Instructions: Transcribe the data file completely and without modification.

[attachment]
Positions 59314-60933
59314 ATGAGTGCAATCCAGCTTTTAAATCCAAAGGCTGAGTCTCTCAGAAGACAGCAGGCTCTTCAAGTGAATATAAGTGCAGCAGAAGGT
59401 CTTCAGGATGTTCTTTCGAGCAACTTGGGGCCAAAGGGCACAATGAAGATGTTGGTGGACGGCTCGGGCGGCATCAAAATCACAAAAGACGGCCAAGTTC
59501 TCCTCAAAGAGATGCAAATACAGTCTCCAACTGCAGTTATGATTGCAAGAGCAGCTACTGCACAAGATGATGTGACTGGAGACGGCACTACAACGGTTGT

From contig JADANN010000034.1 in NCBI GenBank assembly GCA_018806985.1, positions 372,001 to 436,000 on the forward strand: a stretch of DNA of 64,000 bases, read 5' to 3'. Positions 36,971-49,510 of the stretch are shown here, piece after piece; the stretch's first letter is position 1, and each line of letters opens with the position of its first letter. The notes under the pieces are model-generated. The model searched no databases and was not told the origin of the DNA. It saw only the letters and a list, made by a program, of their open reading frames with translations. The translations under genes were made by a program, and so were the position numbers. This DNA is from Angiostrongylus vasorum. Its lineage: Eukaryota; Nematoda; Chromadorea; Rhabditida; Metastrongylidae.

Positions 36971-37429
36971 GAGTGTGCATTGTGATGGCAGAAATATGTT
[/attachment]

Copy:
Positions 59314-60933
59314 ATGAGTGCAATCCAGCTTTTAAATCCAAAGGCTGAGTCTCTCAGAAGACAGCAGGCTCTTCAAGTGAATATAAGTGCAGCAGAAGGT
59401 CTTCAGGATGTTCTTTCGAGCAACTTGGGGCCAAAGGGCACAATGAAGATGTTGGTGGACGGCTCGGGCGGCATCAAAATCACAAAAGACGGCCAAGTTC
59501 TCCTCAAAGAGATGCAAATACAGTCTCCAACTGCAGTTATGATTGCAAGAGCAGCTACTGCACAAGATGATGTGACTGGAGACGGCACTACAACGGTTGT

From contig JADANN010000034.1 in NCBI GenBank assembly GCA_018806985.1, positions 372,001 to 436,000 on the forward strand: a stretch of DNA of 64,000 bases, read 5' to 3'. Positions 36,971-49,510 of the stretch are shown here, piece after piece; the stretch's first letter is position 1, and each line of letters opens with the position of its first letter. The notes under the pieces are model-generated. The model searched no databases and was not told the origin of the DNA. It saw only the letters and a list, made by a program, of their open reading frames with translations. The translations under genes were made by a program, and so were the position numbers. This DNA is from Angiostrongylus vasorum. Its lineage: Eukaryota; Nematoda; Chromadorea; Rhabditida; Metastrongylidae.

Positions 36971-37429
36971 GAGTGTGCATTGTGATGGCAGAAATATGTT